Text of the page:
The undeclared recession is doing its rounds and foreign real estate investment in California is not exempt from it.

Since the second half of 2021, the US dollar has dominated other financial markets. A strong dollar offers a better exchange rate for the United States, which sounds good for American tourists visiting other countries. However, on an economic scale, it is causing problems for states like California, a major player in the global economy, as The New York Times notes.

Globally, commodity prices fall when the dollar appreciates against other currencies, according to the Brookings Institution. In other words, when the United States goes high, the other world economies go low.

The negative exchange rate for investors from other countries leads to an immediate reduction in purchasing power. Just as the 2022 mortgage interest rate hikes dented buyers’ purchasing power, international buyers who are dependent on exchange rates are now paying more for a home at the same price.

The result is that buyers of all types are unwilling – or unable – to pay the same high prices as earlier this year.

Home prices in California have already begun to decline as mortgage interest rates soar and buyers’ willingness to jump into a spiraling market has diminished. In addition to these market pressures, regions and industries that rely heavily on foreign investment are also experiencing declining demand.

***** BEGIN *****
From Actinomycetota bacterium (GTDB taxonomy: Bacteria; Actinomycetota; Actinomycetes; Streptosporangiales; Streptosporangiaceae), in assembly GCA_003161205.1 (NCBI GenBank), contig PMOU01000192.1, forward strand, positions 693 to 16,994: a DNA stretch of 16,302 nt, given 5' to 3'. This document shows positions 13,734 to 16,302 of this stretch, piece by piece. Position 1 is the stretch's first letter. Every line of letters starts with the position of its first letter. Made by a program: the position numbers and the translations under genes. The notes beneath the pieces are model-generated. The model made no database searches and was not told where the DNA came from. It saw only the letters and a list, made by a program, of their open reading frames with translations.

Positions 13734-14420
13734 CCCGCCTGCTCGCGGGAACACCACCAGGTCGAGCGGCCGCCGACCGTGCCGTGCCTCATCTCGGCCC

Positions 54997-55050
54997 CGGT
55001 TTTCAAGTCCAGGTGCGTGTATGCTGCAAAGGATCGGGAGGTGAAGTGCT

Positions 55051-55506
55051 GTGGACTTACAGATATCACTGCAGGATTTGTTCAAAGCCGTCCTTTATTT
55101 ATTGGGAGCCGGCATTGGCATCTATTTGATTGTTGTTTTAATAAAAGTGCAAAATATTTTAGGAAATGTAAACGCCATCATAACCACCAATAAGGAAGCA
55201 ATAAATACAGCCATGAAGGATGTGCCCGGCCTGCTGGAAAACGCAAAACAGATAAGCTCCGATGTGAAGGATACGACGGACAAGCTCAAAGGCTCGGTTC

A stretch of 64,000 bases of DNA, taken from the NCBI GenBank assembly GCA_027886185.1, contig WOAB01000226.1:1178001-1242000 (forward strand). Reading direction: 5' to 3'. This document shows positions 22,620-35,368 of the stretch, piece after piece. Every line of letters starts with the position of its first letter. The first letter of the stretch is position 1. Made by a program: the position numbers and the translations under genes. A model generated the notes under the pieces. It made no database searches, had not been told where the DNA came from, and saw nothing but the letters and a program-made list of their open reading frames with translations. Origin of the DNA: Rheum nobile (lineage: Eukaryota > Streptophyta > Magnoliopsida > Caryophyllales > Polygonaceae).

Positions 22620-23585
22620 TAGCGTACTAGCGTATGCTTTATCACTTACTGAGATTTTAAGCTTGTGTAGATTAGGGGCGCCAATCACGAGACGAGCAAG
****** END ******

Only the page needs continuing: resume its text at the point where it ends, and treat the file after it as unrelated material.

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The ghost of Chinese ownership

Of the many international buyers who currently own California property, the largest number of investors come from China.

Consider a Chinese buyer who purchased a home in California in January 2021.

At the time, the Chinese Yuan Renminbi (¥) was trading at 6.48 Yuan per US dollar. The purchase price was $1,000,000, or ¥6,480,000.

In October 2022, the Yuan is trading at ¥7.22 to $1. In other words, the US dollar has become much more expensive to buy using the Chinese yuan. However, the buyer who bought in January 2021 and sells today has essentially seen their investment drop from ¥6,480,000 to ¥7,220,000. This is an increase of ¥740,000 or $102,493 due to the strengthening dollar alone.

In other words, a Chinese investor is much more likely to try to sale in this environment of higher exchange rates rather than hold on their investment, especially with today’s price drop – and they are very unlikely to buy under these oppressive exchange rate conditions.

In 2021, Chinese investment has started to slow down both at home and abroad, and the decline doesn’t seem to be stopping.

Instead, China and others are pulling out of California assets in hopes of gaining liquidity. By doing so, international home buyers provide themselves with a cushion while waiting for negative exchange rates. This allows international buyers to recover from the loss of the strong dollar as they once again prepare to compete for California properties.

International buyers will eventually return around 2025-2026 with other investors. In the meantime, this will be just one of many blows to real estate over the next two to three years.

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